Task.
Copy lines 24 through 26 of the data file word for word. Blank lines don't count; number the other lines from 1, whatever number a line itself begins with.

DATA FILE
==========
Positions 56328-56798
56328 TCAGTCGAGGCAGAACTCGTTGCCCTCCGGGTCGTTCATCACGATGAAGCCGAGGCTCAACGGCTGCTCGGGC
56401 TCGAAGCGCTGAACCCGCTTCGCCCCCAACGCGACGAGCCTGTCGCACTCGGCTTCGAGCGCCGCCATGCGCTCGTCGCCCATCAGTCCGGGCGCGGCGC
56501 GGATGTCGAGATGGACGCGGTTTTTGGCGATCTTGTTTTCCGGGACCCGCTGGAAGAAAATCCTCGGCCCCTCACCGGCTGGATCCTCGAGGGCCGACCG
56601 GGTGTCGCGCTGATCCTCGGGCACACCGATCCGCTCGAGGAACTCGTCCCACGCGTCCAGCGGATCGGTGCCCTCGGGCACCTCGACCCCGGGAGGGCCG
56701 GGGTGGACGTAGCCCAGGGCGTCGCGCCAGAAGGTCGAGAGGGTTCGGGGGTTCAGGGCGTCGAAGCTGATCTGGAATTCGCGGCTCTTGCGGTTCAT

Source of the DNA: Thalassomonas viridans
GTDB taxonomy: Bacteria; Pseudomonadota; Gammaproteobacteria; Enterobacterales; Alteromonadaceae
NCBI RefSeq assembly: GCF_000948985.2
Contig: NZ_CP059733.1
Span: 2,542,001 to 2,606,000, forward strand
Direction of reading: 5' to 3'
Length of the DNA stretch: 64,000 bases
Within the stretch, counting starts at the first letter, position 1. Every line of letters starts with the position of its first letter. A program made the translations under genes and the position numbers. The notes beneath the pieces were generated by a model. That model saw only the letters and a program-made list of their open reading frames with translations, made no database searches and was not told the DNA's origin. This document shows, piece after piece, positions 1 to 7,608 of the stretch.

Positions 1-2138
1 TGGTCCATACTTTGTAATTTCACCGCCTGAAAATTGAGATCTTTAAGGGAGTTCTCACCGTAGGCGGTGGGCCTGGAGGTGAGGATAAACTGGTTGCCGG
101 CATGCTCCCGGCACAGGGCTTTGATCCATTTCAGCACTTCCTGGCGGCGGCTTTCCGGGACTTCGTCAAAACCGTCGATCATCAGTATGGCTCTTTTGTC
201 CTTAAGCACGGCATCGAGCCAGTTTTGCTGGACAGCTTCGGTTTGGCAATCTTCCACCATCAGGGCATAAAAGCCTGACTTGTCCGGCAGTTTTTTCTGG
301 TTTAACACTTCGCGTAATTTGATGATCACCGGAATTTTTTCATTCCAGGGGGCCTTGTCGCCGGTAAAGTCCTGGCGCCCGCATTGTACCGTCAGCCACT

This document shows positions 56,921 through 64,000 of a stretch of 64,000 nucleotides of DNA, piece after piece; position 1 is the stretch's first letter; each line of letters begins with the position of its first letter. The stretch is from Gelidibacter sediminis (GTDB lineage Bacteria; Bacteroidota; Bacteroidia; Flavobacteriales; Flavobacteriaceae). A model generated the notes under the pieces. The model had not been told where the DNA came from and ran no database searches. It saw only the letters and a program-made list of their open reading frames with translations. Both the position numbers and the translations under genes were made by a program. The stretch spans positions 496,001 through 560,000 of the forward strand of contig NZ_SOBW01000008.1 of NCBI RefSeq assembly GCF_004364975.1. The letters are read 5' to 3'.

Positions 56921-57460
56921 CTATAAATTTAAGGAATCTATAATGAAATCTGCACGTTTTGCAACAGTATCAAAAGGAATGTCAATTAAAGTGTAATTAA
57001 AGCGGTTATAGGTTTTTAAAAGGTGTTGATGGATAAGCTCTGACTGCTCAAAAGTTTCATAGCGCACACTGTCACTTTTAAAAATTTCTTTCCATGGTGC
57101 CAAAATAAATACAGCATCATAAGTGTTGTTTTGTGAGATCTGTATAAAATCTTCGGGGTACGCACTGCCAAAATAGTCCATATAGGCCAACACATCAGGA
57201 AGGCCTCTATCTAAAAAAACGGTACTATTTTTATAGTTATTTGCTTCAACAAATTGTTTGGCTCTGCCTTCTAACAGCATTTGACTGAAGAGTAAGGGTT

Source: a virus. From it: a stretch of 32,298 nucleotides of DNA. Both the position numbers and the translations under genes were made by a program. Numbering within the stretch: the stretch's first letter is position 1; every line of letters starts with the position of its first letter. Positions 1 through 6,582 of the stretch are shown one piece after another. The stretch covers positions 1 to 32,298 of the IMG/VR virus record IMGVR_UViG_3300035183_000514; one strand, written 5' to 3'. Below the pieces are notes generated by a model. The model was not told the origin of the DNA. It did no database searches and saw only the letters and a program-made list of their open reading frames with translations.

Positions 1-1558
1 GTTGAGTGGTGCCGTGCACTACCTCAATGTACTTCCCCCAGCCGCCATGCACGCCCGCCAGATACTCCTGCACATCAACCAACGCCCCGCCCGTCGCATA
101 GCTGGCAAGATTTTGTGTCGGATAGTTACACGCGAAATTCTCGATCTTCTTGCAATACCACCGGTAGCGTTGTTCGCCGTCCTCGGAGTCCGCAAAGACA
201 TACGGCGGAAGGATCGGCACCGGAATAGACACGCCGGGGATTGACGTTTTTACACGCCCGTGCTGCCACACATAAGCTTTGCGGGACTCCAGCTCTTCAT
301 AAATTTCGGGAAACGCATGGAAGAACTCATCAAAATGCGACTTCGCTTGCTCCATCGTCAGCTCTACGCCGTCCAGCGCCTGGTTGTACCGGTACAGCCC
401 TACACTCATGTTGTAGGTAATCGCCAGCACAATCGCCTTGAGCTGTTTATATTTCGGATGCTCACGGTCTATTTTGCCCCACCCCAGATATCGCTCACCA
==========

57101 CAAAATAAATACAGCATCATAAGTGTTGTTTTGTGAGATCTGTATAAAATCTTCGGGGTACGCACTGCCAAAATAGTCCATATAGGCCAACACATCAGGA
57201 AGGCCTCTATCTAAAAAAACGGTACTATTTTTATAGTTATTTGCTTCAACAAATTGTTTGGCTCTGCCTTCTAACAGCATTTGACTGAAGAGTAAGGGTT

Source: a virus. From it: a stretch of 32,298 nucleotides of DNA. Both the position numbers and the translations under genes were made by a program. Numbering within the stretch: the stretch's first letter is position 1; every line of letters starts with the position of its first letter. Positions 1 through 6,582 of the stretch are shown one piece after another. The stretch covers positions 1 to 32,298 of the IMG/VR virus record IMGVR_UViG_3300035183_000514; one strand, written 5' to 3'. Below the pieces are notes generated by a model. The model was not told the origin of the DNA. It did no database searches and saw only the letters and a program-made list of their open reading frames with translations.